Radiologists are working approximately five more hours every week, but they also take 12 more vacation days a year, according to a survey from the American College of Radiology.
Radiologists are working approximately five more hours every week, but they also take 12 more vacation days a year, according to a survey from the American College of Radiology. The results apply not only to private practice radiologists, but to those in academic departments and multispecialty groups as well.
Results from surveys in 1995, 2003, and 2007 show an increase in hours worked per week of approximately 10%, or five hours. Mean vacation days increased from 27 in 1997 to 39 in 2007, which means a 5% decrease in the number of days worked (AJR 2009;193:1136-1140).
“The trend in work hours can show how radiologists are coping in the face of increased imaging,” said Dr. Jonathan Sunshine, senior director of research at ACR and lead author of the study.
A large increase in the work hours of the average radiologist may portend both burnout and expansion of the role of nonradiologists in imaging, driven by the inability of radiologists to keep up with the increase in workload, he said.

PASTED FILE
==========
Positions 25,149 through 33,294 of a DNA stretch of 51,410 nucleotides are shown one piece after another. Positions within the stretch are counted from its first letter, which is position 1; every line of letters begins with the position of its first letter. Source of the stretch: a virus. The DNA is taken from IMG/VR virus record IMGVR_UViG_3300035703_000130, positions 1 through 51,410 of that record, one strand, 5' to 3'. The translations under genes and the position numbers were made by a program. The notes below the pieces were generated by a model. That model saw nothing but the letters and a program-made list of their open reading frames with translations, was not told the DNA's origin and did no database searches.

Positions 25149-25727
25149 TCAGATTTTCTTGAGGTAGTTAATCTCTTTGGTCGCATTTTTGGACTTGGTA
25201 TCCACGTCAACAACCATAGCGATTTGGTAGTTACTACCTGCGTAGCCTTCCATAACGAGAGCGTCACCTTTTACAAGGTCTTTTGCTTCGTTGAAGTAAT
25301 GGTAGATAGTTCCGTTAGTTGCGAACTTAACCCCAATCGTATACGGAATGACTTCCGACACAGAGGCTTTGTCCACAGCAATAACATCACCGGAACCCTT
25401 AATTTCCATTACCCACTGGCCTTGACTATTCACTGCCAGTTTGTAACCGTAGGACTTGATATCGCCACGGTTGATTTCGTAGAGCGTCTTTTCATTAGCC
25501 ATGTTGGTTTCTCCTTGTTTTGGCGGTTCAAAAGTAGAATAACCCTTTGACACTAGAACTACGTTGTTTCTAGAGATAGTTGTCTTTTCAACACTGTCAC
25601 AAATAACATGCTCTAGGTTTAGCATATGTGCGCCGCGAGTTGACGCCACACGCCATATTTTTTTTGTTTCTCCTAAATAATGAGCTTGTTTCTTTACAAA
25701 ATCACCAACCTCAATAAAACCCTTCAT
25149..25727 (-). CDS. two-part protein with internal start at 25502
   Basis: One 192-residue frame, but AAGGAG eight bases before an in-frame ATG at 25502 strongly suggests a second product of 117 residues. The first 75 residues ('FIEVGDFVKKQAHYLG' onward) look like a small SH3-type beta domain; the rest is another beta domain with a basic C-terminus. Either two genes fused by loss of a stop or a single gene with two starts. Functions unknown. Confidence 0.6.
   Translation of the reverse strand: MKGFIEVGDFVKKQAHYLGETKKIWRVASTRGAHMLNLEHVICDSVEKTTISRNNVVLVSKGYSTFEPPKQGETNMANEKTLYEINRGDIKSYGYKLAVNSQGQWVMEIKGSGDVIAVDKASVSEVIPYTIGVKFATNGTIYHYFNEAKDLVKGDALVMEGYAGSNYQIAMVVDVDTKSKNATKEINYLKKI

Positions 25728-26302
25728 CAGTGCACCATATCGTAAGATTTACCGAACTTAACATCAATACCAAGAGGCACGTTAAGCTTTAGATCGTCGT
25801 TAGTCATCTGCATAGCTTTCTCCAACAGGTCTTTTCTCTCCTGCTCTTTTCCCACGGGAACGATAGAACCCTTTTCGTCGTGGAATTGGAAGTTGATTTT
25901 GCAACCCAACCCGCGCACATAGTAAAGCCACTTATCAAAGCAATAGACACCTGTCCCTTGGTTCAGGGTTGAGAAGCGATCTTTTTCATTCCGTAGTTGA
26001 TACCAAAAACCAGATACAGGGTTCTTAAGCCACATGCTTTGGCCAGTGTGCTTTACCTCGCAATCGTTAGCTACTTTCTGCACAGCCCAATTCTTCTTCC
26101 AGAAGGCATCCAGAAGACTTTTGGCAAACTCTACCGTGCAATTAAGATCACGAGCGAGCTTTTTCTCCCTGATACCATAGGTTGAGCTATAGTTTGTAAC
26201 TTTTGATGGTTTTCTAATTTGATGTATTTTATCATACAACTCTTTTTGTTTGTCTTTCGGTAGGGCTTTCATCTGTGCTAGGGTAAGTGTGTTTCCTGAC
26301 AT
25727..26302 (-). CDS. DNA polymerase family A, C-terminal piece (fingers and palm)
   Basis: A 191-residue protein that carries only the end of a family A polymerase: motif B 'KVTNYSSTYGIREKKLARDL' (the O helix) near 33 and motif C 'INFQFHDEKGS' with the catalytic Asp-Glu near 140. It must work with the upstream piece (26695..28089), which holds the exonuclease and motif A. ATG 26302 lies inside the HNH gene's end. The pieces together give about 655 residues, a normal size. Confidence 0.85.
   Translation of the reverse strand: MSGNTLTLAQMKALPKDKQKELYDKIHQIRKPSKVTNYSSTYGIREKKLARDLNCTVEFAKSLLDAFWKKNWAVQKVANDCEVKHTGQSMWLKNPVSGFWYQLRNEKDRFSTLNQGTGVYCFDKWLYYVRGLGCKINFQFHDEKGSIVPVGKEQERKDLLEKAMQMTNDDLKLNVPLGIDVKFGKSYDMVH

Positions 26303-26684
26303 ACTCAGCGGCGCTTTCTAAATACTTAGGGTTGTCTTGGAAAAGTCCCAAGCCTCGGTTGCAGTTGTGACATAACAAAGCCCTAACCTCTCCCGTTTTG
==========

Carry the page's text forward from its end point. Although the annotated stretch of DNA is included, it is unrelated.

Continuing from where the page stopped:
Radiologists worked, on average, 53 hours a week in 2003. Broken down into subsets, the researchers found since 1995 an increase in hours worked per week of seven for academic radiologists, four for private practice radiologists, and one for those in multispecialty practices.
In 2007, 25% of radiologists worked 45 or fewer hours a week. The researchers also found 25% of radiologists worked 55 hours or more per week.
“Our practice has definitely increased our workload since 1995, and clearly more than 10%,” said Dr. Robert Pyatt, a radiologist at Chambersburg Imaging Associates in Chambersburg, PA.
Currently, radiologists at the practice read about 20,000 cases per year. They read about 15,000 per year in 1995.
“The actual opposing trends in weekly hours and days worked per year may reflect the more intense demand for after-hours coverage faced by radiologists over the study period,” Sunshine said.
Academic radiologists worked more hours than nonacademics: 25% work-ed 48 hours or fewer a week and 25% worked 58 hours or more per week.
“I probably work the same number of hours in the department as I have in the past, but spend at least as much time working outside the hospital on academic activities,” said Dr. Stuart Mirvis, a professor diagnostic radiology at the University of Maryland in Baltimore.